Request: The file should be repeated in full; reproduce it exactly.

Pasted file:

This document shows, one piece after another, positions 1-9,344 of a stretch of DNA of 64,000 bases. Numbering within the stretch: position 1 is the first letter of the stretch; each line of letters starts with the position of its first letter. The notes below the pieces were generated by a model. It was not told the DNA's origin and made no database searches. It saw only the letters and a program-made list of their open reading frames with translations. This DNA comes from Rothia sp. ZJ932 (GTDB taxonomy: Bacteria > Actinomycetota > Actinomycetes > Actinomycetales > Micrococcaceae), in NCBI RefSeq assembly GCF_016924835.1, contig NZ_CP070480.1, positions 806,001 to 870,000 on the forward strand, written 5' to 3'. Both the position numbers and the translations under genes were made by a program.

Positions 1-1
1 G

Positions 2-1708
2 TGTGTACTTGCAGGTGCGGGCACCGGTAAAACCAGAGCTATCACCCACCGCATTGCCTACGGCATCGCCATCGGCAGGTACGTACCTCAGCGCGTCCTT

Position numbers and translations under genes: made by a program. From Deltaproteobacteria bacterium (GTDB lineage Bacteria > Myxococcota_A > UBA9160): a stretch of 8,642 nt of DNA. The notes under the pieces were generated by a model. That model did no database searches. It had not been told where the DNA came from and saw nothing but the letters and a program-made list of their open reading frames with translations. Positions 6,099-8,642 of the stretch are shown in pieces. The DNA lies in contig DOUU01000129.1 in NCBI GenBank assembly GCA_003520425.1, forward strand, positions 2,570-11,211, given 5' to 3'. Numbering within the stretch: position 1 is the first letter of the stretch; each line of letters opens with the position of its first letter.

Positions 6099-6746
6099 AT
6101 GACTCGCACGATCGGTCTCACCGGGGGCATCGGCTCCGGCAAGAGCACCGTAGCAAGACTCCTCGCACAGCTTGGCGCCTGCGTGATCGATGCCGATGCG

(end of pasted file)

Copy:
This document shows, one piece after another, positions 1-9,344 of a stretch of DNA of 64,000 bases. Numbering within the stretch: position 1 is the first letter of the stretch; each line of letters starts with the position of its first letter. The notes below the pieces were generated by a model. It was not told the DNA's origin and made no database searches. It saw only the letters and a program-made list of their open reading frames with translations. This DNA comes from Rothia sp. ZJ932 (GTDB taxonomy: Bacteria > Actinomycetota > Actinomycetes > Actinomycetales > Micrococcaceae), in NCBI RefSeq assembly GCF_016924835.1, contig NZ_CP070480.1, positions 806,001 to 870,000 on the forward strand, written 5' to 3'. Both the position numbers and the translations under genes were made by a program.

Positions 1-1
1 G

Positions 2-1708
2 TGTGTACTTGCAGGTGCGGGCACCGGTAAAACCAGAGCTATCACCCACCGCATTGCCTACGGCATCGCCATCGGCAGGTACGTACCTCAGCGCGTCCTT

Position numbers and translations under genes: made by a program. From Deltaproteobacteria bacterium (GTDB lineage Bacteria > Myxococcota_A > UBA9160): a stretch of 8,642 nt of DNA. The notes under the pieces were generated by a model. That model did no database searches. It had not been told where the DNA came from and saw nothing but the letters and a program-made list of their open reading frames with translations. Positions 6,099-8,642 of the stretch are shown in pieces. The DNA lies in contig DOUU01000129.1 in NCBI GenBank assembly GCA_003520425.1, forward strand, positions 2,570-11,211, given 5' to 3'. Numbering within the stretch: position 1 is the first letter of the stretch; each line of letters opens with the position of its first letter.

Positions 6099-6746
6099 AT
6101 GACTCGCACGATCGGTCTCACCGGGGGCATCGGCTCCGGCAAGAGCACCGTAGCAAGACTCCTCGCACAGCTTGGCGCCTGCGTGATCGATGCCGATGCG